BATU, Indonesia. Photo by Jes Aznar

Sunday, January 30, 2011

Homeless -- New Internationalist

Homeless -- New Internationalist

Month-old babies are gasping for air. The mothers are hysterical. An old woman has collapsed. And another. Men are coughing non-stop. The intoxicating smoke of tear gas fills the place. Their eyes are red because of the harmful chemical; their clothes are drenched by the fury of the water canon.

Used bottles, rocks, stones and pieces of wood are flying in the air, thrown by members of the demolition team at the defiant urban poor community. There are snipers positioned on top of a nearby building. A half-naked 12-year-old boy, thin, helpless and lanky, is black and blue, beaten by the dispersing authorities.

In seconds, the violent dispersal is over and the demolition starts. Men in green shirts victoriously tear into pieces the slabs of wood of these makeshift shanties.

The residents are forced to leave. They have no time to pack their things, as if a wild fire has ripped through their houses.

Welcome to Barangay Corazon de Jesus (‘The heart of Jesus’) in the city of San Juan in the eastern part of the capital region. It is a city governed by the son of former Philippine president Joseph Estrada, the actor-turned-politician who has been trumpeting a pro-poor agenda.

Yesterday, 25 January 2011, even before the roosters woke up and the sun came out, residents of this poor urban community braced for a throng of gun-wielding police officers who warned them that their homes would be demolished.

Photo by Jes Aznar.

For several months now, the police have repeatedly said that each and every house in the community would be torn down completely because the city mayor wants to build a new municipal hall on the site.

But the residents stood their ground because the three-hectare lot had been awarded to them by previous administrations. They put whatever iron sheets and wooden panels they could find as a barricade to close the streets and protect their homes.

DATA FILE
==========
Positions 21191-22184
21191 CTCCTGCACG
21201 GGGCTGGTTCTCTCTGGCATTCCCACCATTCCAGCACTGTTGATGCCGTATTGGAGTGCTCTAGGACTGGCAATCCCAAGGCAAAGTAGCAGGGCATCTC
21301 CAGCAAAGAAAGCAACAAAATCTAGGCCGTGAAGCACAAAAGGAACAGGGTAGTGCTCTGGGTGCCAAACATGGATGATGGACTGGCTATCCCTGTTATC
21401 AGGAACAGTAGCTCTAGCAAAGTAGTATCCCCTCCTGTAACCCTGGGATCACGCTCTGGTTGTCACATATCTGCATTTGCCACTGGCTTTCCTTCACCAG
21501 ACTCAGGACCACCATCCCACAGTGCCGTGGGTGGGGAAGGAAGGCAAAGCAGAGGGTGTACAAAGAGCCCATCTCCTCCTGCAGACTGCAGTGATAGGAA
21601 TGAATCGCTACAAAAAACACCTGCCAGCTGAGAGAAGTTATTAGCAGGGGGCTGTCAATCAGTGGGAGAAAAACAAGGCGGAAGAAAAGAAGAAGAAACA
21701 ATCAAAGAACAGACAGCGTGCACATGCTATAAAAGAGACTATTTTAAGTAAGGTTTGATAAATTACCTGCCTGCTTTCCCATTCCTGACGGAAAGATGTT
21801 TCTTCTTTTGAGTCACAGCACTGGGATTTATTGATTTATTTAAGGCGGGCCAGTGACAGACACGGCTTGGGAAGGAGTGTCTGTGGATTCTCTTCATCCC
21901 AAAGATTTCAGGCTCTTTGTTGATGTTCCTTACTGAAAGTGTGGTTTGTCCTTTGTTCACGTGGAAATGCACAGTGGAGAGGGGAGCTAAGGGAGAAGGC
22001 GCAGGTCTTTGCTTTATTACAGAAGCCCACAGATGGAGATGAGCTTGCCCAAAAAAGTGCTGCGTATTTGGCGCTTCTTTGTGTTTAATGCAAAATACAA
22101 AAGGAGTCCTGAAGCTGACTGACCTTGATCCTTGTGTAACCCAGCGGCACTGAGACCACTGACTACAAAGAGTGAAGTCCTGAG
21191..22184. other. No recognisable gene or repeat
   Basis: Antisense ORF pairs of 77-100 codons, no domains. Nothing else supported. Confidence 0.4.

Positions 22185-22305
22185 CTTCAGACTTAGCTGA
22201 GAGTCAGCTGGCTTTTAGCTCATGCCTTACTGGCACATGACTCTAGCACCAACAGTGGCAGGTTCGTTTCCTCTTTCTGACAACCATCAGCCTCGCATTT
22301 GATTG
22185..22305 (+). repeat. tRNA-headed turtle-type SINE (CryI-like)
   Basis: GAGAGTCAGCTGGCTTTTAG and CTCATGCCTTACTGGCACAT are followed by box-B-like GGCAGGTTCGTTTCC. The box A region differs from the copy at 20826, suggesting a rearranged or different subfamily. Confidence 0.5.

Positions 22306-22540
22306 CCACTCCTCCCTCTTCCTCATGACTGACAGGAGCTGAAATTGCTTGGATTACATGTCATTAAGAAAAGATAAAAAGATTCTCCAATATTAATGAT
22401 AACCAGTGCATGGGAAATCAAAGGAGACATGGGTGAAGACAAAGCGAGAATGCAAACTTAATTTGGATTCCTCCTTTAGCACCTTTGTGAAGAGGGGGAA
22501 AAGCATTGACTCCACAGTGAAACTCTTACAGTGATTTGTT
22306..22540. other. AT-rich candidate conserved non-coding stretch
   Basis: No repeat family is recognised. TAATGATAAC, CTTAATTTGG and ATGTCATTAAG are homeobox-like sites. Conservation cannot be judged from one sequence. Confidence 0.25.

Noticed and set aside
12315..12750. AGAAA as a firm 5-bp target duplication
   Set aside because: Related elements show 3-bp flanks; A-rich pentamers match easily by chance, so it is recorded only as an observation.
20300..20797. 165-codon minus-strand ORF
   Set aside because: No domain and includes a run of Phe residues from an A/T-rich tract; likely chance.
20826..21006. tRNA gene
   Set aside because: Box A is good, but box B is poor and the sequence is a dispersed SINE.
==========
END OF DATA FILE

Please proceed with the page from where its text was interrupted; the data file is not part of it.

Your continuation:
Home to them is a labyrinthine community of tattered shelters and crudely built shanties. It is an informal dwelling for some 8,000 people, most of whom do not have decent-paying jobs.

April Nuyda, 18 years old, like many of her neighbours did not go to school yesterday or the day before, because she wanted to protect her family’s only home when the police came. April dreams of becoming a teacher when she graduates, but today such dreams are far from her mind. All she can think of is the impending dispersal.

In a show of force, the men, women and children of Corazon de Jesus formed a human barrier. For hours until the police came, they banged their pots and pans in protest.

Photo by Jes Aznar.

The police did come, as expected. And they came like a storm – swift, strong, ruthless and unstoppable.

The dispersal became violent, and the demolition team showed no mercy. A thick blanket of tear gas smoke filled the place, drowning the wails of helpless infants and children who could barely breathe.

In seconds, bloodied men and women dispersed and ran in all directions for safety. The demolition team proceeded to tear down their homes.

When the mayhem subsided, each and every resident unwillingly walked out of the community, their heads bowed in hopelessness, their eyes red from tear gas.

Photo by Jes Aznar.

And so tonight, under a glistening moon, the evicted residents of Barangay Corazon de Jesus will be sleeping on the cold pavement in nearby streets or communities because the mayor they voted for wants to build a new municipal hall in the lot where they had built their homes.

Because the same mayor is the son of a former Philippine president who claimed to be pro-poor; because the government could not provide them gainful employment opportunities so they could afford homes of their own; because the relocation site assigned to them is far-flung and isolated.

And simply because a ruthless team of gun-wielding police officers demolished their homes and snatched what little hope they had for a better life.